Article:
Source: www.asiaecon.org |
TIMOR LESTE HOPES TO ENTER LNG MARKET
Timor Leste is optimistic that a LNG plant worth up to $10 billion could be located in the tiny nation, based on the early findings of a new technical study. Timor Leste, regarded as Asia's poorest country, has been hoping to become a LNG exporter for many years to boost its economy and the possibility is now closer than ever.
Timor Leste is optimistic that a LNG plant worth up to $10 billion could be located in the tiny nation, based on the early findings of a new technical study. Timor Leste, regarded as Asia’s poorest country, has been hoping to become a LNG exporter for many years to boost its economy and the possibility is now closer than ever.
The majority of Timor Leste’s infrastructure was destroyed during a power struggle in 1999. Approximately 70 percent was destroyed by Indonesian troops and anti-independence militia, but Timor Leste finally obtained independence in 2002. An international program led by the United Nations rebuilt its infrastructure, but Timor Leste still remains one of the poorest countries in the world. The Human Development Index, which takes into account factors such as life expectancy, literacy, education and GDP per capita, ranks Timor Leste at 158th in the world and the lowest in Asia.
As Timor Leste moves further away from the struggle with Indonesia, international aid inflows have declined leading to dwindling economic output. However, the potential for LNG in the country provides hope that it will be able to improve its economic situation in the near term.
The potential for LNG around Timor Leste has been debated since the 1970s when the then Portuguese colonial administration granted concessions to the Oceanic Exploration Corporation to develop the deposits. The project was derailed by the Indonesian invasion in 1976 and nothing happened until the Timor Gap Treaty of 1989. The treaty established guidelines for joint exploration and split ownership between Australia and Indonesian controlled Timor Leste. In 1993, Woodside Petroleum, Australia’s second largest energy producer, and ConocoPhillips, the fifth largest energy company in the world, began development of the resources but no infrastructure of LNG was every produced.
When Timor Leste gained independence in 2002, a Joint Petroleum Development Area was defined and East Timor was awarded 90 percent of the revenues from existing projects and control of the Greater Sunrise Gas Field. Disputes between Australia and Timor Leste over revenue sharing over the oil field have been battled back and forth ever since. It is this field that Timor Leste has been trying exploit in order to enter the widely profitable energy market.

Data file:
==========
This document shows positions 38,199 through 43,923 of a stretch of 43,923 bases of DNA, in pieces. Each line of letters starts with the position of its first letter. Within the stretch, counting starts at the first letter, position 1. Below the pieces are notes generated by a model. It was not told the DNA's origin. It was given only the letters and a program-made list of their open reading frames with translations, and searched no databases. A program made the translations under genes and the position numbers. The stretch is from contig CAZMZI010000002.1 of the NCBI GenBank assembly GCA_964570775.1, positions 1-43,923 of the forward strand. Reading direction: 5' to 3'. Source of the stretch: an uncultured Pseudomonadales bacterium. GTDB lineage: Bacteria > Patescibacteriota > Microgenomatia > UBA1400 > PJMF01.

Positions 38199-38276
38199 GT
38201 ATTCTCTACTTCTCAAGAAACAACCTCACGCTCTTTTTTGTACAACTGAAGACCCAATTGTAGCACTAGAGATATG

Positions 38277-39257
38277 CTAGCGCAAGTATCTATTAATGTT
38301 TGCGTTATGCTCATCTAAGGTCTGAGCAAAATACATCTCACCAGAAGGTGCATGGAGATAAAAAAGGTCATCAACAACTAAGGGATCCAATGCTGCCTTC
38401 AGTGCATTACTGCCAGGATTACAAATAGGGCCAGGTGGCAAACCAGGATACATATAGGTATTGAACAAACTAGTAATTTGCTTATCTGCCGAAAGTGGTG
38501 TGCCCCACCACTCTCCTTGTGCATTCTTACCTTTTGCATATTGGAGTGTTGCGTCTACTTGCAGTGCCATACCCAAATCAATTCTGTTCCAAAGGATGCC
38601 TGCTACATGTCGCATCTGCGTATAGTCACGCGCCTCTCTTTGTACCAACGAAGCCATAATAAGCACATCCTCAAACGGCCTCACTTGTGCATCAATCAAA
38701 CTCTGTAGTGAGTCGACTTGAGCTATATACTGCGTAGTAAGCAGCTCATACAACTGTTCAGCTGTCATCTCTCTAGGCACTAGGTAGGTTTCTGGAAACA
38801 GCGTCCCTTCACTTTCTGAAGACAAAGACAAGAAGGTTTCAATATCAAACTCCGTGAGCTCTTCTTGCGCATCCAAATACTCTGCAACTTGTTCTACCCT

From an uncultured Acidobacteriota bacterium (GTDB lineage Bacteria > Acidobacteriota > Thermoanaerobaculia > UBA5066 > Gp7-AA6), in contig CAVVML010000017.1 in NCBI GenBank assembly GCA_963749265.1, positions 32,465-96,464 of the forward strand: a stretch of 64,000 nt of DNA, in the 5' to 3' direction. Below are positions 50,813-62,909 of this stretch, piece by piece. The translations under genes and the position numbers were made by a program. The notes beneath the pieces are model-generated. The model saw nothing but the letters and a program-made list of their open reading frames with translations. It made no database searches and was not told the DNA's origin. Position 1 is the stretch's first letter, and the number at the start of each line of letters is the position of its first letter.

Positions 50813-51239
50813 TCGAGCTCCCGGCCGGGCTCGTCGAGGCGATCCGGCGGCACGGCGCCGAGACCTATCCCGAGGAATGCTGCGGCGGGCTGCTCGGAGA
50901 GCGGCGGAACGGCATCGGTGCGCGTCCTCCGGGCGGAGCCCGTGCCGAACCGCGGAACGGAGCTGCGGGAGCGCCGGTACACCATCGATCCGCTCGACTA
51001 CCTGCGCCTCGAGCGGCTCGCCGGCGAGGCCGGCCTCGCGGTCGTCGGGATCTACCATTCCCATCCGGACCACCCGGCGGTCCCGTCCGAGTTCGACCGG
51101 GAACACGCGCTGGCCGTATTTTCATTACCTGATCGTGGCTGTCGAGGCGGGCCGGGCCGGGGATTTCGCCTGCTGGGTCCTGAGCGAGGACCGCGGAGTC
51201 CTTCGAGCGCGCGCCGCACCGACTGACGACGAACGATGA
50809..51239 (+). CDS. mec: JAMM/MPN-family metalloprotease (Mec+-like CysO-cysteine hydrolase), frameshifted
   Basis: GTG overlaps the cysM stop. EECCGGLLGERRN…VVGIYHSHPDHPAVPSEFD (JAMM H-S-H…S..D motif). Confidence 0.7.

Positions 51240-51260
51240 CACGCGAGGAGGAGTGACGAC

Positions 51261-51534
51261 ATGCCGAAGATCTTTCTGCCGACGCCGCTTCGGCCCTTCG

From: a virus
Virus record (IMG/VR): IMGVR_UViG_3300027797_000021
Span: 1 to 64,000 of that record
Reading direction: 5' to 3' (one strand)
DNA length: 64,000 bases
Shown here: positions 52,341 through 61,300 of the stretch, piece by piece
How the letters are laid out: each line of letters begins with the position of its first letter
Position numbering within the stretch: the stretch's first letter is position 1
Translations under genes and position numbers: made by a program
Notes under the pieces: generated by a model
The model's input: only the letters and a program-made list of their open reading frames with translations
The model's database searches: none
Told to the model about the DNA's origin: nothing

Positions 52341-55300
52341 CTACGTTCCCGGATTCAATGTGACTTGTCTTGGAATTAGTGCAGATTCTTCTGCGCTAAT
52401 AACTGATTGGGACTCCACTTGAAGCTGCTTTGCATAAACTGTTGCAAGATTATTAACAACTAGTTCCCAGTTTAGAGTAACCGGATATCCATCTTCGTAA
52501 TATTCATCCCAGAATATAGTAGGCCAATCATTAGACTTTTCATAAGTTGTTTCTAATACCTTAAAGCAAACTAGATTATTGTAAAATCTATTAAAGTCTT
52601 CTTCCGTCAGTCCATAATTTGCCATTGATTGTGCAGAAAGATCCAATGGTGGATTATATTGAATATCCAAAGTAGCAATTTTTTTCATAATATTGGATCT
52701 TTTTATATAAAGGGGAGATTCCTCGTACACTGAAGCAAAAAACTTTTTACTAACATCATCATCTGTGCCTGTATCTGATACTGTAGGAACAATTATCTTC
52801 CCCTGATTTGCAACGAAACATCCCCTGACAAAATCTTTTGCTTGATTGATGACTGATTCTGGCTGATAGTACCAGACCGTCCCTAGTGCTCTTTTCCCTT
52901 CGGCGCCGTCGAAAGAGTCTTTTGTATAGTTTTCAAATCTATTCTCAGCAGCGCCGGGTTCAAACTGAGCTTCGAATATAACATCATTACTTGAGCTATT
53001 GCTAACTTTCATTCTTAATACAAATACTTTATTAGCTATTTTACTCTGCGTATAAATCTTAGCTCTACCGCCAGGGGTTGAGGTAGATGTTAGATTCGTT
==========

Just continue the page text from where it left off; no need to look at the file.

One attempt to develop the the field was rejected last year by Woodside Petroleum. The company ruled out building a plant in Timor Leste to process the gas because it believed building a pipeline would be too risky and expensive to build.
The most recent study shows more promise but is still in the early stages. Petronas, the Indonesian state-owned oil firm, has been in serious discussions about the new study and the possibility of building a plant on Timorean soil. Energy Minister Alfredo Pires estimated that the LNG plant could cost between $8 and $10 billion. A South Korean consortium has been already lined up to buy the gas.
The same reasons that Woodside pulled out of the deal for are still in question. Woodside stated that building the LNG plant in Timor Leste would require building a 184 kilometer pipeline that would cross a 3 kilometer deep trench. The depth of the sea trench is the main problem, but a proposed floating LNG project may be the solution.
Due to the dire economic state in Timor Leste, a lot is riding on the development of the Sunrise Gas Field. The estimated $8 billion in foreign investment to build a LNG plant alone would be a major boost to the small nation whose annual GDP is only $459 million. Whether or not a deal ever falls in place relies heavily on more feasibility studies, the relationship with Australia and the rising price of LNG.
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Source: www.asiaecon.org |